Saturday, December 7, 2013

December Foraging in Franklin!

It is amazing the number of wild edible plants that are still thriving in December! Winters in Middle Tennessee are generally mild until January and February.  We have had several frosts already but some plants are still going strong.  In my garden, I can still pick Kale, Egyptian Onion, Sorrel, and Mustard greens, though only the Kale is still looking at its peak.  I grew Sorrel and Mustard (love both) this year just so that I could recognize it in nature.  However, I have found that the domesticated version often looks different than in the wild but frequently tastes the same.

Harlinsdale Park:

Motherwort (Leonurus cardiaca) is a herbaceous perennial plant in the mint family, Lamiaceae.  As with all plants in the mint family, this plant has a square stem.  Just fyi, if the world as we know it ends and you are currently on Prozac or some other mood altering drug, this is a plant that you need to know about.  It is a mild relaxing agent, improves mental outlook and reduces anxiety without putting you to sleep. It is also good for your heart.  You can dry the leaves and use in tea or make a tincture with them. The leaves are not that tasty so if you make a tea, add other leaves, like mint, to improve the taste.

Wild Mushroom
I am no expert on mushrooms and therefore I do not pick or eat wild ones.  However, they do exist at this time of year.  So if you are an expert, you can find them at Harlinsdale.  If you know what this one is (just out of curiosity), please leave a comment letting me know. This one was found surrounded by wild mustard.  There was also another type of wild mushroom attached to what appeared to be a dead or dying tree growing next to the bridge over the stream.


Thriving young plant of wild mustard. You would never know it was December by looking at this plant.  Notice the deeply lobed lower leaves with large terminal segment and smaller lateral lobes.  The mustard I grow in my garden is frilly while this one is not.  However, the taste is the same, very distinct, almost like horseradish.  You can eat it just like you can eat the mustard purchased in the grocery store (Food Saver carries it).  It is especially good sauteed. You can also dehydrate it and add it to soup and stews.  Once cooked, the strong flavor is tempered.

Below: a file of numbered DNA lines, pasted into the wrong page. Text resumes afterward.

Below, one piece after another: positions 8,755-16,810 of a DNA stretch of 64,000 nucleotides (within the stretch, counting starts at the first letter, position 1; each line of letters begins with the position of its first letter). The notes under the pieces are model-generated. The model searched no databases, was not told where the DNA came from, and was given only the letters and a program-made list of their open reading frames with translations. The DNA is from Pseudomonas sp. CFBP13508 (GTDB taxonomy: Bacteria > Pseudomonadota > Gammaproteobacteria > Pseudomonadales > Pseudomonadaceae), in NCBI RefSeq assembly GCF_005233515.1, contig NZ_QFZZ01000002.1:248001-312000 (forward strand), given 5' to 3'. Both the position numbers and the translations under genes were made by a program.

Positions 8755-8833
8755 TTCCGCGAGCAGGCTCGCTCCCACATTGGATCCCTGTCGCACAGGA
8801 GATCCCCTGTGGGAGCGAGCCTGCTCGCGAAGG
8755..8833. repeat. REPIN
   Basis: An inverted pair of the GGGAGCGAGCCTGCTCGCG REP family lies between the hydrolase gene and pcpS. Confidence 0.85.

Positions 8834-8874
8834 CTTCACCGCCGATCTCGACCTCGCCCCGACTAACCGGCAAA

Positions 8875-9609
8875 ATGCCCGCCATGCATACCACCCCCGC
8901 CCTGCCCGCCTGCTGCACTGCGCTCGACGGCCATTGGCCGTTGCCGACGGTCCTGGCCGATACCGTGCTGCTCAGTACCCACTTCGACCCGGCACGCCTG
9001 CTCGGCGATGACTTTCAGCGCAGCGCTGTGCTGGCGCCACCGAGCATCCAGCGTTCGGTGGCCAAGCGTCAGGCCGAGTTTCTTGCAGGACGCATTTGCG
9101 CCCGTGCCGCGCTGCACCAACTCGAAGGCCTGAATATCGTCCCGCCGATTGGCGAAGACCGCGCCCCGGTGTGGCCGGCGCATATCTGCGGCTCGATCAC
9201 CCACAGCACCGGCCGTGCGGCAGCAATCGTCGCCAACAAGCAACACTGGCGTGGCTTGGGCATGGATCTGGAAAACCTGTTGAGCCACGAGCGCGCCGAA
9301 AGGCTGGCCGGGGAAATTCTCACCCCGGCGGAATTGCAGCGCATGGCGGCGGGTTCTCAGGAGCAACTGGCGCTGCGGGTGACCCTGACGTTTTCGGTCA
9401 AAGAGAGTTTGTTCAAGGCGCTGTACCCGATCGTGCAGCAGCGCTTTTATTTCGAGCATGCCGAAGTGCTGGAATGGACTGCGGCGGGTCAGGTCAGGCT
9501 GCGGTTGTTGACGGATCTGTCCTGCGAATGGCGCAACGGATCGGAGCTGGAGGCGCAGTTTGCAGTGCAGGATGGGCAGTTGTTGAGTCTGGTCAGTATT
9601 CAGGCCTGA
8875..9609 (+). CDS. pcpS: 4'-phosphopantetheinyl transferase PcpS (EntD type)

Burdock is a plant that grows for two years and then dies.  See the spiky parts above?  That is the skeleton of the second year plant and also the inspiration for Velcro.  Really.  The big leaf beneath is a first year plant and that is what you want.  Right now is the best time to collect the roots on the first year plant because when it grows next year the roots will be used up to grow the flower heads.  Just fyi, you can also buy Burdock root at Whole Foods just down the street, though it is a bit pricey!

Blackberry Leaves

Blackberry leaves.  While blackberry season is over, you can still find the leaves on some of the plants.  These can be used to make a great tea or as remedy for digestion problems.  They also contain vitamin C.

One of my favorites, Watercress!  While not in the prime of its growth, it can still be found growing strong.  Watercress actually prefers the cold and now that all the other plants have died away, you can actually see it again in the stream. There are two different styles of watercress that grow in Franklin.  One is the traditional rounded leaf variety that you find at the Buckingham stream in Franklin and can also be purchased at Whole Foods (grown in California).  The other variety has more pointed leaves (which can be found here).  Both taste the same. 

Clover Leaves
Clover, in the pea family.  You can find this everywhere, and it is edible.  The flowers are tasty but not currently in season (red is better than white).  The leaves are not so yummy but if you are starving, they can become an acquired taste. They are also packed with a powerhouse of vitamins and protein.  Read Green Deane's post for more information. Some people can be allergic to this plant so it would be best if you figured that out before eating in abundance.

Notes: While the content of this blog has been tried/tested and the research diligently presented, I am not responsible for your use of it. Always try a little of the food first to test for allergies. Please do your own research. Discuss with your doctor before you use any herbal medications. 

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